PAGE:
Microfinance

Is microfinance really helping the poor?

Very good question from KT on post of my recent interview … just the kind of questions I like to ask! We need to have an open dialog on the outputs/results we are expecting/hoping for.

Dave, in the interview you mentioned: “microfinance has demonstrated, and it’s one of the few tools that I’ve been able to find historically that has had a large impact on actually lifting people out of extreme poverty on a sustainable basis and at a large volume”. Do we have any hard evidence of that? In 2006, Economist magazine concluded that while “heart-warming case studies abound, rigorous empirical analyses are rare”. Bangladesh is not one of the development success stories by any standards. Out of 7,000 MFIs around the world, fewer than 100 claim self-sufficiency.

I am not trying to criticise microfinance as such but it looks like the claims that it as a successful development tool are really exaggerated.

Here are a few thoughts:

  • There have been a dirth of studies documenting the long-term impact of microfinance. I did write about one I read titled Measuring the Impact of Microfinance commissioned by Grameen Foundation. This has some data.
  • I think there are a few reasons that there are few studies on microfinance impact:
    1. Microfinance is a relatively new service. There have been a few organizations offering microfinance for 30+ years, but the huge growth in microfinance has occured in the past 5 years and so long-term results aren’t available for most of MFIs.
    2. Most of the successful (in terms of # of clients) MFIs have focused on growth, not impact research. For many of them the impact is just obvious to them on a daily basis as they see their clients’ assets growing and lives improving. They’d rather invest their resources in opening new branches, raising more and cheaper capital and improving their internal efficiencies than running impact analyses.
    3. Long-term impact studies are expensive with little return-on-investment value for the MFIs. Increasingly, the large MFIs have access to non-subsidized capital, so they aren’t required by capital sources to invest in these kind of activities, so most don’t.
  • While I agree that ultimately for microfinance to help the poor long-term it needs to be sustainable (see my definition/criteria) … and as you note most MFIs are not currently financially self-sustaining … I’m not sure this has as much impact/relevance in the short-term. The reality is that there is subsidized capital available for many of the MFIs and so they are able to provide microfinance services for some time while running at a loss. Some might call this a “bubble” in financing.
  • Ultimately, I think that for-profit microfinance is going to win-out and this will require sustainability. Today, most of the highest-growth MFIs are organized as for-profit. These larger, more efficient MFIs will absorb the smaller, less efficient ones and so it is likely that the financial services will have continuity.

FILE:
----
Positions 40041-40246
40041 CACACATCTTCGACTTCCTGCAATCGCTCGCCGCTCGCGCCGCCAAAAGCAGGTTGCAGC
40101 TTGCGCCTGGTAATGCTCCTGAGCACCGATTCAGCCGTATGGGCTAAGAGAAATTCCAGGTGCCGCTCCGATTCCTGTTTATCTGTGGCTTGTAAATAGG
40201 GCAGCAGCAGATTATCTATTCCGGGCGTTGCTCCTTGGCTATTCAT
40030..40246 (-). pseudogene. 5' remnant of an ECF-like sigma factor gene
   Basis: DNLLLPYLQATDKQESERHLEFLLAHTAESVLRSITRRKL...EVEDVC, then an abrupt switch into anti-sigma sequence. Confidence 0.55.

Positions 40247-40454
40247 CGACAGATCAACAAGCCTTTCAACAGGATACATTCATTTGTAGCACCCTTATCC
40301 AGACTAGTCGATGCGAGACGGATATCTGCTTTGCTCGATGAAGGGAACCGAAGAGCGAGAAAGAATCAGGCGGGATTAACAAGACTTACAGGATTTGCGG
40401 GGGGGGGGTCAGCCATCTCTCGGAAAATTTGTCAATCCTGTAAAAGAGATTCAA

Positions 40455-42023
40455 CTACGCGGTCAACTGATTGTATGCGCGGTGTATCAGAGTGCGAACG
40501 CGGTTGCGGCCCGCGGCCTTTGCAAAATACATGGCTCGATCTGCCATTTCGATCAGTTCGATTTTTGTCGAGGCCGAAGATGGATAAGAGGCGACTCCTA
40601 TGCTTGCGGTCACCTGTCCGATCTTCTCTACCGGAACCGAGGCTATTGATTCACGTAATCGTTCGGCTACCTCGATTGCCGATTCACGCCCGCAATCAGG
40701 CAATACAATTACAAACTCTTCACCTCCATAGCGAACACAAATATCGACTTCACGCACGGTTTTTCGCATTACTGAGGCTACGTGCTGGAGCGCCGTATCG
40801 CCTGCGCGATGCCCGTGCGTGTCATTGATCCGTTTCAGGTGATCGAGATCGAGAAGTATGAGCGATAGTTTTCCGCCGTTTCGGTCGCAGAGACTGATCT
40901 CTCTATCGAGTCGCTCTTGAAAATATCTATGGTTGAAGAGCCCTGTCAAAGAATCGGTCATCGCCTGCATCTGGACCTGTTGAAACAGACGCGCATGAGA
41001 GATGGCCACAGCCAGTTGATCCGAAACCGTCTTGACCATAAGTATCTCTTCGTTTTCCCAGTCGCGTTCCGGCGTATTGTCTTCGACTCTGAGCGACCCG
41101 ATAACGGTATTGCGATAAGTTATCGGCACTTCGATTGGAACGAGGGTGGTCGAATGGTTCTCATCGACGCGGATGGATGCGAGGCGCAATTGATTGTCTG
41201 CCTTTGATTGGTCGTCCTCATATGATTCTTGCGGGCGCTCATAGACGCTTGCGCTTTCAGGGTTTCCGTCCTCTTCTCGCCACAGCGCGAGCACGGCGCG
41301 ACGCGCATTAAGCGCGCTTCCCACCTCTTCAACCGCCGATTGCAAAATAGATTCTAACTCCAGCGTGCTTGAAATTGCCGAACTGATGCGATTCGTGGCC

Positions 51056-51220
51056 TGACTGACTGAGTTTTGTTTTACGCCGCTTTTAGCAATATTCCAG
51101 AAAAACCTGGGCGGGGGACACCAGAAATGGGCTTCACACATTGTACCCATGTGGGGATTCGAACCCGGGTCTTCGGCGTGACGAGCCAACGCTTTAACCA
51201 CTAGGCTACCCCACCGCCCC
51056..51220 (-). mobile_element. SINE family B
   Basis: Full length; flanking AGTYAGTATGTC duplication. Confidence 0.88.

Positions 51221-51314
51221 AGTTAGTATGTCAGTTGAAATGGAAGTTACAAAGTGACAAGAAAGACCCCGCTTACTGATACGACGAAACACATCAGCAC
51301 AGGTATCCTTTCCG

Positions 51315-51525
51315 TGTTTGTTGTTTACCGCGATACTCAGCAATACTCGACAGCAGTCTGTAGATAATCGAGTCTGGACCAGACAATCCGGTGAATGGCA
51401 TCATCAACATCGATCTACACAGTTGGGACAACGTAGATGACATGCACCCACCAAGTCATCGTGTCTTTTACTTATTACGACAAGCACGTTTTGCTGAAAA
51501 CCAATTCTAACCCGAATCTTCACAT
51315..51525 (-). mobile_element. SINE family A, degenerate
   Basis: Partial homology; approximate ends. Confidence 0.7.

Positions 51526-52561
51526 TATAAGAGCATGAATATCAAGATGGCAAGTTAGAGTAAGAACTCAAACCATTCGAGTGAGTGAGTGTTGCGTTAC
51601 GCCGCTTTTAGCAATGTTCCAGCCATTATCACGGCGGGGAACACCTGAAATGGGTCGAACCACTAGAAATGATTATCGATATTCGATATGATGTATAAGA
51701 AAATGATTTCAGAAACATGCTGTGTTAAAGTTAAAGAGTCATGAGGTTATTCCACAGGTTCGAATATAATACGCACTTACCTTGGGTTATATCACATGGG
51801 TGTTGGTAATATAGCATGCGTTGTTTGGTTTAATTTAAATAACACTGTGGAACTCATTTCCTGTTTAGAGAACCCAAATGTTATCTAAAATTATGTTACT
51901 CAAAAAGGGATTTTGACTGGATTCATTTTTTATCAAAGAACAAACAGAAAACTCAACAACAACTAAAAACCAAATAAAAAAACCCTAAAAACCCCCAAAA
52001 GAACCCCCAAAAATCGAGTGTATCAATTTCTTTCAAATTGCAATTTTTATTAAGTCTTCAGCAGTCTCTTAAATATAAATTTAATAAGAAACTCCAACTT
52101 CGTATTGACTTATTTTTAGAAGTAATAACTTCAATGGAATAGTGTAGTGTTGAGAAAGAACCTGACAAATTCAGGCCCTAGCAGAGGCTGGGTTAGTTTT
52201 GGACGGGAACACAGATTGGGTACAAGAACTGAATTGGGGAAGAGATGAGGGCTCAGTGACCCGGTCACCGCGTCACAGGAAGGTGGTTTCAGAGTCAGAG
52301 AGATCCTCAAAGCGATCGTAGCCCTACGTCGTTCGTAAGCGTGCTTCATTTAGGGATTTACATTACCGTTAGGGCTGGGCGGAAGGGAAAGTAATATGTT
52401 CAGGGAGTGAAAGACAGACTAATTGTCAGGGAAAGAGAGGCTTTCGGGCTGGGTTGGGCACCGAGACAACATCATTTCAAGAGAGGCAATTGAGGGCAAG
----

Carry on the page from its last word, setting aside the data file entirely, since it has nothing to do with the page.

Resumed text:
Here is another post I wrote on a critique of microfinance impact.

I think that the most likely sources of impact analysis are:

  • Independent specialized NGOs (or government anti-poverty agencies or university-related research initiatives) who care about this and are funded to do this kind of analysis and reporting.
  • Emerging credit ratings services which are greatly needed to improve the efficiency of credit granting … primarily to reward those who have proven themselves as credit worthy. There will be enough value that these can be run on a commercial basis.

Please post comments on what you think.

One thought on “Is microfinance really helping the poor?

  1. Micro Finance organizations have a major problem with showing long term outcomes because in part the clients tend to get what they need and move on. The organizations do not focus on sustainability in terms of turning their borrowers into customers of other services for the long run. You will find that financially secure organizations offer products that keep their clients long after the loan is paid back. Services such as co-op stores, websites, marketing services, tax help, etc need to be offered and growth needs to be encouraged. Many new entrepreneurs are rightfully afraid of using the little they earn for expansion. Micro enterprise organizations need to look for opportunities to continue to serve their clients and think of other services such as child care or health services that will be used long term. This can also be done by working to balance services in co-op groups to allow these entrepreneurs to help each other in the long run. Offer fee based but affordable services Meredith Gosslandwww.meshinc.org

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